Reducing Aflatoxin in Grain Corn
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Aflatoxins are a type of mycotoxin that is produced by Aspergillus flavus which has a worldwide impact on human and animal health. They are particularly dangerous to animals because their diet usually has less variety than humans. Aflatoxins can be passed through dairy feed into milk that is consumed by humans. Many foods such as milk, corn, and peanuts are tested for mycotoxins at processing. Even though they occur frequently in nature, it is important to mitigate them as early as possible to prevent illnesses and food waste. Learn about how sound post-harvest practices can reduce or prevent contamination or buildup once the crop is harvested and stored by watching the video below.
Most Aspergillus contamination occurs on corn with broken and damaged kernels and in foreign material. Heat and drought stress can cause seed coat fractures and increase the chances of infection. Even if corn was previously free of aflatoxin, when under these conditions in the presence of mold and fungi, aflatoxin can develop in corn within 24 hours. Proper harvest, handling, and storage of grain can reduce and prevent contamination.
- Clean out harvest, handling, drying and storage equipment.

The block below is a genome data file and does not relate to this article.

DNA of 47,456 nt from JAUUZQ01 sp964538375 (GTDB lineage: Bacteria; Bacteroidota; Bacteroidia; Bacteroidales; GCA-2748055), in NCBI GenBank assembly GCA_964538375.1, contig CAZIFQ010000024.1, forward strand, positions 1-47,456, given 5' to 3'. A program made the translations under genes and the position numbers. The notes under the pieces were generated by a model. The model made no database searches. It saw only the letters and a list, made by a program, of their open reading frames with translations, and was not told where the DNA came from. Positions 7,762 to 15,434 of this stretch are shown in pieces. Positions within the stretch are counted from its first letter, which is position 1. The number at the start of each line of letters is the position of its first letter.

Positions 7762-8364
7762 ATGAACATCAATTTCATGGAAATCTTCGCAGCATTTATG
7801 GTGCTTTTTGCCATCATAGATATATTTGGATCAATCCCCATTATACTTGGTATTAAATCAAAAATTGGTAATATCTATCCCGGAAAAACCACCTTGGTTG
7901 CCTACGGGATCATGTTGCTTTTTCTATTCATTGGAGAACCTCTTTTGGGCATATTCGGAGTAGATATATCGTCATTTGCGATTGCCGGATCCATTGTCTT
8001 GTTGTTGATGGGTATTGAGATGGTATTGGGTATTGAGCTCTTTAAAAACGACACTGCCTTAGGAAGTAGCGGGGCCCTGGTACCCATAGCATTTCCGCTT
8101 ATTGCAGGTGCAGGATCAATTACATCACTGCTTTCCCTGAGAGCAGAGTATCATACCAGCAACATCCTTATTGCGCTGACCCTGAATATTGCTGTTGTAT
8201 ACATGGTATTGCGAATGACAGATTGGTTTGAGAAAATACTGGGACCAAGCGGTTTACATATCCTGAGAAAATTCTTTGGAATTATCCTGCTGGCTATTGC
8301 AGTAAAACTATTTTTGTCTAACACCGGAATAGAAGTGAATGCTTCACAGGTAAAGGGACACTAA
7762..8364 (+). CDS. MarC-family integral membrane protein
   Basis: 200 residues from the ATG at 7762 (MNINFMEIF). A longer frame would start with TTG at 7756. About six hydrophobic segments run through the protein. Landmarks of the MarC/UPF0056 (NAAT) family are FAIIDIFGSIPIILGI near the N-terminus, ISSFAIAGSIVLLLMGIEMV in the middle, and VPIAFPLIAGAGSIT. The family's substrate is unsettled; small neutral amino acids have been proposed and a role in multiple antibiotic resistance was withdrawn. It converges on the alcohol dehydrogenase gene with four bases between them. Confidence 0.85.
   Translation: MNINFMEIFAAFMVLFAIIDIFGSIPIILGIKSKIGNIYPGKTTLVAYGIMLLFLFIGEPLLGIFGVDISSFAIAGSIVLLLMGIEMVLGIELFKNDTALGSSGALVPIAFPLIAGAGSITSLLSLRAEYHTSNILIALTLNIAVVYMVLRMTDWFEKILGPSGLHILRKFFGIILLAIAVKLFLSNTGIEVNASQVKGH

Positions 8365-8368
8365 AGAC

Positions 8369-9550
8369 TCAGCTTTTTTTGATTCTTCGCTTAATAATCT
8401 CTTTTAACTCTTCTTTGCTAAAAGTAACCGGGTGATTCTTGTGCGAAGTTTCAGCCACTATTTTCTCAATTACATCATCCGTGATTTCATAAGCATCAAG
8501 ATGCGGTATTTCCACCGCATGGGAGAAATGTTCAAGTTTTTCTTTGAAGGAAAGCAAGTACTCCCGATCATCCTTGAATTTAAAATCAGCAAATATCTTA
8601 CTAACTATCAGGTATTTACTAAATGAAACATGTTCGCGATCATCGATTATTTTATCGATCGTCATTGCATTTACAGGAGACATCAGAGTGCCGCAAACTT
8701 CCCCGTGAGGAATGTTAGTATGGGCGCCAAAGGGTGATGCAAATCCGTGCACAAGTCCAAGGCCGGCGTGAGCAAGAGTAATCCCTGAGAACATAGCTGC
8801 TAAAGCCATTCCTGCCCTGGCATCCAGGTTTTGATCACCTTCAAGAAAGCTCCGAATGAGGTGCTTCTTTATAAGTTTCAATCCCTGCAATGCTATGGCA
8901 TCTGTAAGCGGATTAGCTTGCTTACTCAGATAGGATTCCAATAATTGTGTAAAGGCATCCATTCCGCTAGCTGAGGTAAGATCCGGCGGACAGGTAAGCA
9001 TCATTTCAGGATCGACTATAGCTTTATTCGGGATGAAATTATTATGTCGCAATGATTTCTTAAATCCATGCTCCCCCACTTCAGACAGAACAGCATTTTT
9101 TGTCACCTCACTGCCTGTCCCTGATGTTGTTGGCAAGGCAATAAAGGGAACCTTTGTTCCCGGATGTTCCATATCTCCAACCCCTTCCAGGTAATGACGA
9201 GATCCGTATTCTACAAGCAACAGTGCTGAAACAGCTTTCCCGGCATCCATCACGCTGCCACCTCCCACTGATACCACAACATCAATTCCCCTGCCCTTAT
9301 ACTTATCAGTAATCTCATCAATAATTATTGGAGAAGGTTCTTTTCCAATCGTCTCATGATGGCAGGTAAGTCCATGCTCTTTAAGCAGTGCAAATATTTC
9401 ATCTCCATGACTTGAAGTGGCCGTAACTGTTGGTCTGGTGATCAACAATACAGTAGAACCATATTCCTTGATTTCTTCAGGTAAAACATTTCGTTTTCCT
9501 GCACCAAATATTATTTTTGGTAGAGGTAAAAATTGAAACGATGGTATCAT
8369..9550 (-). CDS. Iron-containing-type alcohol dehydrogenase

- Check and repair grain bins.
- Use an approved insecticide to treat bins before filling.
- Mow around storage bins.
- Set combines to maximize cleaning of grain and minimize grain damage.
- Set fans higher to clean out lightweight cracked grain and undeveloped kernels.
- Don’t pick up ears in contact with the ground.
- Do not hold high moisture grain in wagons or trucks longer than 6 hours.
- Keep moisture below 12-13%
- Cool grain below 60°F with outside air as soon as temperatures permit.
- Aerate stored grain when grain is 10°F warmer than outside air temperatures and the humidity is below 65%.
- Inspect and probe grain every 3 to 4 weeks
Aflatoxins and Animal Food Safety – NC State Extension
Reducing Aflatoxin in Corn During Harvest and Storage – University of Georgia Extension
Aflatoxins: Occurrence and Health Risks – Cornell College of Ag. and Life Sciences